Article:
SLO County supervisors explore lawsuit to fight state stay-at-home order

Jan 8, 2021

San Luis Obispo County officials have voted in favor of exploring a lawsuit against the state to challenge the governor’s stay-at-home order.

In a motion made at this week's county board of supervisors meeting, District 1 representative John Peschong advocated that SLO County should break away from the Southern California region and return to the state’s purple tier. 

“If you look at the numbers and you look at the counties around us, we have done well with 50 percent of the beds available in the ICU on any given day,” Peschong said.

Passing in a 3-2 vote, supported by supervisors Debbie Arnold and Lynn Compton, Peschong’s motion directs county counsel to look into the legal options of challenging the governor's order.

Arnold said the county should not be lumped with the LA and San Diego region, saying SLO County has succeeded in managing the virus. She cites construction at the beginning of the pandemic of the Cal Poly Alternative Care site, a facility on the university campus prepared to handle a surge of 900 COVID patients if needed.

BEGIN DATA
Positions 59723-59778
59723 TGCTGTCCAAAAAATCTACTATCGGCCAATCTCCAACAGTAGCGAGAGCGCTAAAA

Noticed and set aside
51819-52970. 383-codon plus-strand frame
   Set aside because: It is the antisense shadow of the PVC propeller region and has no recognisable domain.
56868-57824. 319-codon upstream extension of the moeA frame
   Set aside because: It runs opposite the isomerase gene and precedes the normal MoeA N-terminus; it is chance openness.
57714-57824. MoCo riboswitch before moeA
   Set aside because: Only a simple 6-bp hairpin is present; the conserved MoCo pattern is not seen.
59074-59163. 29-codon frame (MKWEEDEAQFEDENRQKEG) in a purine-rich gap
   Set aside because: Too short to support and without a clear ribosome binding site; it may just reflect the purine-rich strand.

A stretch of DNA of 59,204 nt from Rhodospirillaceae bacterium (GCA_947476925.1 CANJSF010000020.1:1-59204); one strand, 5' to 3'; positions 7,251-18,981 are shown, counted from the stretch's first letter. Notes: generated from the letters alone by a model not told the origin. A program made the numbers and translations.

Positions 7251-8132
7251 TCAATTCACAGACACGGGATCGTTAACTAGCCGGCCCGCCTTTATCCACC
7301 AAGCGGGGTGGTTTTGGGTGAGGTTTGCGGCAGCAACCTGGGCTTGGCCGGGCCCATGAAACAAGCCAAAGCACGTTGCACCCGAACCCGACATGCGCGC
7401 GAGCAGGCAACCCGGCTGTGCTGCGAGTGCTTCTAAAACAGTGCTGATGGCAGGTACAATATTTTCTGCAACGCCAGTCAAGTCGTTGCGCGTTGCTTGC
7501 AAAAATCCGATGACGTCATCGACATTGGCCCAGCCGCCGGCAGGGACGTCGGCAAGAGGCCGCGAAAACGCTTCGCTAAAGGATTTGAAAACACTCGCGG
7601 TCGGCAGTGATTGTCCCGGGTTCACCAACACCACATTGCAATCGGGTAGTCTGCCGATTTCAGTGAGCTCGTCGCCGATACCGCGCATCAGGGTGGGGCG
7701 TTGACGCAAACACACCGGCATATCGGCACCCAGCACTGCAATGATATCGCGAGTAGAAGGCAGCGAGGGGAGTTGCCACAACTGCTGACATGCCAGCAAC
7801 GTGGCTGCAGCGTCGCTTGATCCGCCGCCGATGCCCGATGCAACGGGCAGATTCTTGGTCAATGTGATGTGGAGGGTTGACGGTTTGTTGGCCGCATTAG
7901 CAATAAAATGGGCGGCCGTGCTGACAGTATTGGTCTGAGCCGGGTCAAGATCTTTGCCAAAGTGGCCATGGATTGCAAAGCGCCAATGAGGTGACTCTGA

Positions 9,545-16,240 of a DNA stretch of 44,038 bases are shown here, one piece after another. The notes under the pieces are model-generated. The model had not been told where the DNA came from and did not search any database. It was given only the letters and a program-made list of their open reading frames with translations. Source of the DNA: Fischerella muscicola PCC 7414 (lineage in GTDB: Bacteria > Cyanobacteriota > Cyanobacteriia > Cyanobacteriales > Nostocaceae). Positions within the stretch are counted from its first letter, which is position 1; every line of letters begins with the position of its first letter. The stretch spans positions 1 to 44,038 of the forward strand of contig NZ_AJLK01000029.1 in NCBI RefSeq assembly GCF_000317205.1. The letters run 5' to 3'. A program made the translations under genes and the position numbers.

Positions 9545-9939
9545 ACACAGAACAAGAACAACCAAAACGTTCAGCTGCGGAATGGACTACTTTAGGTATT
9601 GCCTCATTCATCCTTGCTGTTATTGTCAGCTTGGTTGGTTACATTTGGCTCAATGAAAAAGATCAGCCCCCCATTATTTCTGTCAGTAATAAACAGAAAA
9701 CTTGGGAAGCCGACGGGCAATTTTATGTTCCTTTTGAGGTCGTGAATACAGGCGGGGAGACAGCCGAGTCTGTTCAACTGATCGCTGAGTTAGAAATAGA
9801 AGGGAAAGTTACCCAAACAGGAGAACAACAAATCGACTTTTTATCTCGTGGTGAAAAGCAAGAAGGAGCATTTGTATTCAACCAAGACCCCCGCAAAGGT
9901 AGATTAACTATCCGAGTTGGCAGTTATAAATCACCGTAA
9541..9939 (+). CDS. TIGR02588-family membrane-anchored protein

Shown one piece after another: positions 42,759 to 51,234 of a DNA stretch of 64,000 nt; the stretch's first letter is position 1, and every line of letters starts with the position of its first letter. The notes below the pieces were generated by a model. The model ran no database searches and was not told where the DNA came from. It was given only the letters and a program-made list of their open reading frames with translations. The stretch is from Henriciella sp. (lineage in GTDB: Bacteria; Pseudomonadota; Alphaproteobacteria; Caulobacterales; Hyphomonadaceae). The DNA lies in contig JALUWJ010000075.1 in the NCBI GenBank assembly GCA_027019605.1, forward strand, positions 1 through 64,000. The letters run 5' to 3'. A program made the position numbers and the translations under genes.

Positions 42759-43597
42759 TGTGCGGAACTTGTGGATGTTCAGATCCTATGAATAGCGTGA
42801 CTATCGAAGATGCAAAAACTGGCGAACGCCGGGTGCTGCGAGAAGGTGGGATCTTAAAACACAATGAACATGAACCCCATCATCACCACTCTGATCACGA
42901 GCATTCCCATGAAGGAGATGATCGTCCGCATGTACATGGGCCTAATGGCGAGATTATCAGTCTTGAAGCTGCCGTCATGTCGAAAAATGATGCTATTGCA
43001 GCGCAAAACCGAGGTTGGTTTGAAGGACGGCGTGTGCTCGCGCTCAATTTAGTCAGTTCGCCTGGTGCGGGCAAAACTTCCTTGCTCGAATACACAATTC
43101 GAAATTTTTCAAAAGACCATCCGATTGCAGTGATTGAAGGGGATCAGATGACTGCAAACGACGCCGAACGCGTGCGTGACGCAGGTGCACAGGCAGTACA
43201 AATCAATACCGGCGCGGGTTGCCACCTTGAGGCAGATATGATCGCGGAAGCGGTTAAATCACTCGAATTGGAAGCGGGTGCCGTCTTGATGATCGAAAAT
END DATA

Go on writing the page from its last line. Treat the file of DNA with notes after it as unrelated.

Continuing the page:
“It was really an amazing feat, it was done in one month," Arnold said. "It was the largest and quickest in the state of California. In other words, we can take care of ourselves.” 

The idea of the lawsuit was met with opposition from supervisors Dawn Ortiz-Legg and Bruce Gibson. Gibson said although he does believe SLO County should not be lumped with the Southern California region, he isn’t in favor of suing because of a slim chance of actually succeeding in court.

“I think it would be a waste of time and staff energy," Gibson said. "The track record of lawsuits filed challenging the Governors order is that 47 have been rejected, two are still in play, but the analysis that I’ve heard is they have next to no chance in prevailing.”

With the motion passing, the county’s attorneys will now return at the next meeting on January 26 to present legal options in a closed session. People can voice their opinions on the idea of possible litigation in that meeting before the supervisors close the floor to meet in private to vote on it.